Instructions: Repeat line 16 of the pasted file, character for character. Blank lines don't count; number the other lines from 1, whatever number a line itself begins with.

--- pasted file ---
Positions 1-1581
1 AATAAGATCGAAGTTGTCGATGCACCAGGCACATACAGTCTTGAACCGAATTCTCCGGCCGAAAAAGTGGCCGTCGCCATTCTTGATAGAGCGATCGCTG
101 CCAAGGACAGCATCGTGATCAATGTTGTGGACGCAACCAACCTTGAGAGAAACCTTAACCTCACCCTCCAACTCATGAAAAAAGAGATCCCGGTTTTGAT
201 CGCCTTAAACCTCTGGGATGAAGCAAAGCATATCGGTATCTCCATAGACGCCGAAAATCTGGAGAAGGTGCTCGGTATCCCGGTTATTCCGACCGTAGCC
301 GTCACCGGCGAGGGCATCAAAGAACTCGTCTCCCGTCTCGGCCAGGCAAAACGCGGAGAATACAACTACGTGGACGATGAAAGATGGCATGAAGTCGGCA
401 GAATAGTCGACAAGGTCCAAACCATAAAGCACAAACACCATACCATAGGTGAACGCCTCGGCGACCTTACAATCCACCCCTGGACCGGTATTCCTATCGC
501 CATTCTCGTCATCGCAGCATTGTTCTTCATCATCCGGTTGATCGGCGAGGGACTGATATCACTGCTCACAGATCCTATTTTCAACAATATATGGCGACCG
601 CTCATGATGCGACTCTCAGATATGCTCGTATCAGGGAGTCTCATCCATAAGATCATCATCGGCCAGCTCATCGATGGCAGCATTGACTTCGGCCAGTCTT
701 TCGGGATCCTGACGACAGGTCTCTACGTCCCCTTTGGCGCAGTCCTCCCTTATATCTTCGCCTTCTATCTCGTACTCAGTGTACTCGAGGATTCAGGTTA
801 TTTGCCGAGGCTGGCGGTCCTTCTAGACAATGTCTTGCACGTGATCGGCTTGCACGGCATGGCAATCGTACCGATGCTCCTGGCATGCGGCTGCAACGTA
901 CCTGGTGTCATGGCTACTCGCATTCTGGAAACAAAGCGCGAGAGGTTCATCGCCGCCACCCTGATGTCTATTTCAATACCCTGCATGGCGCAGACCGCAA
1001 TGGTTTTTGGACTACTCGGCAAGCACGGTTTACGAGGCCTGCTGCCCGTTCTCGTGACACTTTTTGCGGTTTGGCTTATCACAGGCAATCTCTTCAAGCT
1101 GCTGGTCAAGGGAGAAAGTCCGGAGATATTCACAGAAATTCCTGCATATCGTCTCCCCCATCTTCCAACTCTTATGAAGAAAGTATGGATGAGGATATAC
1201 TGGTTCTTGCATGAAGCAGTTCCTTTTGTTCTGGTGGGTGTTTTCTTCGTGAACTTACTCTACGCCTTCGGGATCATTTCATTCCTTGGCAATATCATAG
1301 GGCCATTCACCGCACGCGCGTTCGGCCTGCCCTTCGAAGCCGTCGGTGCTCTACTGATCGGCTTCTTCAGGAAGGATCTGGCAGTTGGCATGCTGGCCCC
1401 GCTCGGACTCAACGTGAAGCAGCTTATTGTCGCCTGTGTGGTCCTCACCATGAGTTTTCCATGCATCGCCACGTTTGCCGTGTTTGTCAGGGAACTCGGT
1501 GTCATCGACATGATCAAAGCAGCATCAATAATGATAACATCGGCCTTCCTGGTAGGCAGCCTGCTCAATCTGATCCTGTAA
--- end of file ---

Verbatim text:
1401 GCTCGGACTCAACGTGAAGCAGCTTATTGTCGCCTGTGTGGTCCTCACCATGAGTTTTCCATGCATCGCCACGTTTGCCGTGTTTGTCAGGGAACTCGGT